Archive - June 21, 2011

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Review of Ruth Jacobson's memoir of Liberia
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Review of James P. Gray’s A Voter’s Handbook
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Gatsby Lives!

Review of Ruth Jacobson's memoir of Liberia

You Never Try, You Never Know: Six Year in Liberia by Ruth Jacobson (Liberia 1971-77) Court Street Press $18.95, paperback; $6.95 e-book 402 pages 2011 Reviewed by Geraldine Kennedy (Liberia 1962–64) RUTH JACOBSON AND HER HUSBAND HAROLD were in their 50s when they joined the Peace Corps in 1971. By then they were well experienced in their professions — she a nurse, he a mechanic. Their two daughters were grown. They were just the kind of people both the Peace Corps and host countries needed and valued. Well, it seems one of them was more valued than the other — we’ll get to that. You Never Try, You Never Know is a collection of letters Ruth wrote to family members, primarily to her mother, about the Jacobson’s six years in Liberia. It is a one-way correspondence to people she loved about a life she embraced. During their orientation and training . . .

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Review of James P. Gray’s A Voter’s Handbook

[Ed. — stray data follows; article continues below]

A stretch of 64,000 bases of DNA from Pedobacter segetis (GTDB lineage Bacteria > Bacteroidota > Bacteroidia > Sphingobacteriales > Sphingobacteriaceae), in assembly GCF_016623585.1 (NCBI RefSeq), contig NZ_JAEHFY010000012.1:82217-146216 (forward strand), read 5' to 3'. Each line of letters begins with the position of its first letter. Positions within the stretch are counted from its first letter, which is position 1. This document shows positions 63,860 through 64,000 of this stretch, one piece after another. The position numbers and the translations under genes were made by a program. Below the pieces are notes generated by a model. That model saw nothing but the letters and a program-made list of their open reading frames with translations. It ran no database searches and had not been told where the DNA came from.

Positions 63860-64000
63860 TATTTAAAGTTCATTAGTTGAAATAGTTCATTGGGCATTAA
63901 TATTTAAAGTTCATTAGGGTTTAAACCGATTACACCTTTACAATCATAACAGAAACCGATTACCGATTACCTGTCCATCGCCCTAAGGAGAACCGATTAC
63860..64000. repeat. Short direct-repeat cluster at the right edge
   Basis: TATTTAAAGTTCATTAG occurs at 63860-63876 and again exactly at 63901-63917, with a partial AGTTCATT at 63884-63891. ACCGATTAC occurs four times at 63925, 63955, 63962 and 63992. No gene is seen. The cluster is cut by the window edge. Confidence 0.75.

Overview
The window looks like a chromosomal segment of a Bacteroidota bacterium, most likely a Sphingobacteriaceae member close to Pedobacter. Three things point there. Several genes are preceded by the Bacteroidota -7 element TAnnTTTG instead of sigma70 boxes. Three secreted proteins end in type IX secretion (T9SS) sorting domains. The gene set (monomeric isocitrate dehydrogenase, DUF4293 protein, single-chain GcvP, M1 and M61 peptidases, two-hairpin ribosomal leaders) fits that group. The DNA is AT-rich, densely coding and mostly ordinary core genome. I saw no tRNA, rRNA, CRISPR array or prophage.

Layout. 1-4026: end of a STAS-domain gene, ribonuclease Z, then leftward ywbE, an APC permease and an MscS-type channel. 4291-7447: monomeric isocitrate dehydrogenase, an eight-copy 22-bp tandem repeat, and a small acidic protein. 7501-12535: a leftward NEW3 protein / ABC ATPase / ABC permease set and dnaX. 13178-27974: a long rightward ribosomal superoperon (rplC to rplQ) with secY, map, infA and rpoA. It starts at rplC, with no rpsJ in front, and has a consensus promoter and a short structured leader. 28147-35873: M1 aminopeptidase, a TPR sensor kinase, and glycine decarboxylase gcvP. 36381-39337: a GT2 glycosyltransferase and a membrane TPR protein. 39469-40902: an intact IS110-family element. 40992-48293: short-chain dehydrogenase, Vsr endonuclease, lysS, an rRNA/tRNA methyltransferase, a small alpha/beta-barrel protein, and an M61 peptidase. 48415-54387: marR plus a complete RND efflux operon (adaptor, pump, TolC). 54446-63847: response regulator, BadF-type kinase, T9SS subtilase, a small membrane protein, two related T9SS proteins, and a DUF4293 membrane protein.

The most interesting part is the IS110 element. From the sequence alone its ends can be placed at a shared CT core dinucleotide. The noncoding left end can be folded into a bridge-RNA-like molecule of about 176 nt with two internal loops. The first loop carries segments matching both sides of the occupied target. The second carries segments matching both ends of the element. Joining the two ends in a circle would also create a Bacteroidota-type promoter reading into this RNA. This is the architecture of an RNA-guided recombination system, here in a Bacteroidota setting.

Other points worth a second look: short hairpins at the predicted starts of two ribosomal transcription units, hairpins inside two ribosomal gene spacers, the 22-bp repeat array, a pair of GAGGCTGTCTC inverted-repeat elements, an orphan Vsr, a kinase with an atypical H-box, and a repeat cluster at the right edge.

A Voter’s Handbook: Effective Solutions to America’s Problems by James P. Gray (Costa Rica 1966–68) The Forum Press 200 pages $17.95 2010 Reviewed by Ken Hill (Turkey 1965-67)   A VOTER’S HANDBOOK poses solutions for a myriad of public policy issues based on the assertion that government is the central problem which can be fixed by reducing government’s span and resources. Shrink government; grow entrepreneurship; expand “choice” and go back to “American Fundamentals,” says Mr. Gray. In the process, thankfully, he poses some practical approaches to a few of today’s most vexing issues; illegal immigration, for example, and treating the mentally ill who are not institutionalized.   A lawyer and judge, Mr. Gray has spent his life in the law, wandering occasionally into politics. A Republican candidate for Congress in 1998, he later ran as a Libertarian candidate in the 2004 California Senatorial race. In 2009, Mr. Gray retired after 25 years as . . .

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Gatsby Lives!

Gatsby Lives! You might have seen the piece written by Sara Rimer in the New York Times about high school students (mostly smart immigrant kids going to schools like Boston Latin) who are reading The Great Gatsby and connecting with Fitzgerald’s 1925 novel and the famous image at the end of the book where F. Scott writes about the “green light” that lured the Dutch settler to the new land. What struck me was not so much their interpretation of the famous ending of the book, but that Fitzgerald was even being read by this generation of first- and second-generation immigrants in America. As the TIMES article points out Gatsby, the novel, “had fallen into near obscurity” by the time Fitzgerald died in 1940. It came back into vogue in the 1950s and 1960s when a trade paperback version was reissued. But also because of the biography of Zelda Fitzgerald written . . .

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